Working Moms – Friends or Foes?By
Some of you may have read by now the article on the Motherhood Penalty on Business Week’s working parent’s blog. The article is about a research study that found working mothers were 100% less likely to get a job interview than women who did not present themselves as mothers on a resume. While the statistic is quite shocking, what’s really interesting are the sentiments expressed in the comments following the article.
Really, are the mommy wars still going strong? I am now in an enviroment full of momprenuers, so I rarely run across the non-mom these days. However, my life at a Fortune 50 company is not that far behind me, and I must admit, I never felt the mommy wars there, either. So the venom, and defensiveness, of some of the post really surprised me.
I found that once I was a parent, managing an employee became a piece of cake. Convincing a toddler to eat veggies or go to bed is just as challenging as motivating an employee or managing a crisis at work, and the two worlds – work and home – end up supporting each other very well. I also know that the year I had my first child was the year I received my highest performance rating at work and I continued to receive high ratings and big bonuses from then on – more than when I wasn’t a mom.
I also know that EVERYONE at my old company was working online after 9:00 PM, kiddos or not. There just wasn’t time for backstabbing and gossiping or the overall waste of energy that it takes to complain about a co-working leaving to take care of a sick kid. I attribute this to my former manager who created a very supportive culture. Frankly, one would look like a real jerk if he or she started griping about someone not pulling their weight. If you have a problem with someone in your office: First, look at yourself in the mirror – what bothers you about someone else is something that bothers you about yourself. Second – talk to them directly about it instead of feeding the rumor mill.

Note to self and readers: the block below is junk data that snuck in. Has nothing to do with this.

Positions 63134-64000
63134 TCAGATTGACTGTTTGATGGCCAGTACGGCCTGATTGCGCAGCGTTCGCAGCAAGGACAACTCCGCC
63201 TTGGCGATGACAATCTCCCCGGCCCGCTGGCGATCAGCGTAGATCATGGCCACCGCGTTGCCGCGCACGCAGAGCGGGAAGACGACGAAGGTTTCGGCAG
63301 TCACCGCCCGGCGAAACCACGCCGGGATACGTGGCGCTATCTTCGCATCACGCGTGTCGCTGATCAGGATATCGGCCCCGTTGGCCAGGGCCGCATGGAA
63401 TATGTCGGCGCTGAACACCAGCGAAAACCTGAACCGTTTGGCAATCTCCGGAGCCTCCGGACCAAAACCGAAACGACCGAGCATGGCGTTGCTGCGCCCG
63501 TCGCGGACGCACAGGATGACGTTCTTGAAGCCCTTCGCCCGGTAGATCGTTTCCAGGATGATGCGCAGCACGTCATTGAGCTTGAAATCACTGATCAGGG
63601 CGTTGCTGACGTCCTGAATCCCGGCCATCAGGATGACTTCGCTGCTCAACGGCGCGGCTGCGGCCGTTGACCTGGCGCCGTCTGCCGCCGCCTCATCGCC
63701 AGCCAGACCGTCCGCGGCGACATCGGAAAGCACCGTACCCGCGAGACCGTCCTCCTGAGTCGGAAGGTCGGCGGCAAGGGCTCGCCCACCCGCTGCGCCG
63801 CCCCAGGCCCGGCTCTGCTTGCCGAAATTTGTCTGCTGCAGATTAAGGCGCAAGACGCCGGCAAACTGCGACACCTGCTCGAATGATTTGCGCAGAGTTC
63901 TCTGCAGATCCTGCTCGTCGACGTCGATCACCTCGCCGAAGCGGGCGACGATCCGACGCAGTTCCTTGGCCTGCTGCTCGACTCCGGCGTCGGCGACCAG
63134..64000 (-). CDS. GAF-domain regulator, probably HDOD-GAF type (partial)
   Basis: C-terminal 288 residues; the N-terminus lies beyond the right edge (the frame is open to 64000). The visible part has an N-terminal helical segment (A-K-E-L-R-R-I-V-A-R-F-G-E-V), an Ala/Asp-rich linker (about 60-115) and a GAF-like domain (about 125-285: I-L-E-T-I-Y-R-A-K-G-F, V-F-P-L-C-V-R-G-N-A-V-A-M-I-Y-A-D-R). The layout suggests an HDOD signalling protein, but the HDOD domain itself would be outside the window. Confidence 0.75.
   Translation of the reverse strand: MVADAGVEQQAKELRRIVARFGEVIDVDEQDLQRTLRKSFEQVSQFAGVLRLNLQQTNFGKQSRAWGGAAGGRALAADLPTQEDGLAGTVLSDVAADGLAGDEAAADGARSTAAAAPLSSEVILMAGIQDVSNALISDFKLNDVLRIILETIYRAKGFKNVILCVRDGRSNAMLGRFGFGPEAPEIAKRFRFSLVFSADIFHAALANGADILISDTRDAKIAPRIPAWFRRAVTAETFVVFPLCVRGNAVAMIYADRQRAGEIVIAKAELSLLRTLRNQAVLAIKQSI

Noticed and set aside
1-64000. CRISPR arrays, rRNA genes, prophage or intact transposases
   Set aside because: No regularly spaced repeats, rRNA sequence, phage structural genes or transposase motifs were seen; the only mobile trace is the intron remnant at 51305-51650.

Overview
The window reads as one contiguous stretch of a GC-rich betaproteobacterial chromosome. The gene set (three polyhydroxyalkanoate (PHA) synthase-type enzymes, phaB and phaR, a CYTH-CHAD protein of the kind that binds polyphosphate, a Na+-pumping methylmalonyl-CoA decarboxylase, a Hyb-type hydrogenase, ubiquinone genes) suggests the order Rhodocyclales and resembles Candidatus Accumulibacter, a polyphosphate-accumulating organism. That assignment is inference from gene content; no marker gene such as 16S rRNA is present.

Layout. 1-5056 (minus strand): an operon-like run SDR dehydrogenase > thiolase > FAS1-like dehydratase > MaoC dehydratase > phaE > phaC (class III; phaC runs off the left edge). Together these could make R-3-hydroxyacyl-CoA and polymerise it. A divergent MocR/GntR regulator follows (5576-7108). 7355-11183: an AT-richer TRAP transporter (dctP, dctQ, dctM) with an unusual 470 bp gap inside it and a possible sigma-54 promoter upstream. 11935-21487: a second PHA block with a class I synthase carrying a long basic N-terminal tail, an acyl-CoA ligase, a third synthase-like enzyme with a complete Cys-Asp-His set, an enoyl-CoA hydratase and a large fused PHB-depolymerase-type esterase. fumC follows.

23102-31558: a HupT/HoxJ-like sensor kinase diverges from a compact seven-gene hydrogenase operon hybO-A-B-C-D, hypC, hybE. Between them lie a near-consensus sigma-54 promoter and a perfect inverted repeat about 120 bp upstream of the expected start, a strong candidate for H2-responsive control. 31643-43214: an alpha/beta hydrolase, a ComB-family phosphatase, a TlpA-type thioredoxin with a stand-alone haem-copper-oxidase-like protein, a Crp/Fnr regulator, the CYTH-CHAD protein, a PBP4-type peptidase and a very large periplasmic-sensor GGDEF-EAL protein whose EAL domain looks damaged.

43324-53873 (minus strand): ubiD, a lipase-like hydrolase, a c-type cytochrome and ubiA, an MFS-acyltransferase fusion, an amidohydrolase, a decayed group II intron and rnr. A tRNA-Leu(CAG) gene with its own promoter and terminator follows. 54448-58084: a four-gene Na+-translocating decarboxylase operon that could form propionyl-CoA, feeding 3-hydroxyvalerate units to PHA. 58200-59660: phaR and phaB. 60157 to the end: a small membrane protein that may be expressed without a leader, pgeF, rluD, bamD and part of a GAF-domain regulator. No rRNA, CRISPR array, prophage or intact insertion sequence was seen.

It’s that easy! I left my last employer to write a series of children’s books dedicated to explaining the world of work to kids (www.mommytrip.com). The intent is to help not only children understand what mom and dad do every day and why they can’t always be around, but also help the parents really ROCK their lives. If mom and dad can build a rich life at home and at the office, then our children are raised in happy homes and the world becomes a better place for everyone. It’s that simple.
I would love to hear if you think the mommy wars are alive and well in your world or not, and if they are, what are you doing to put a stop to them?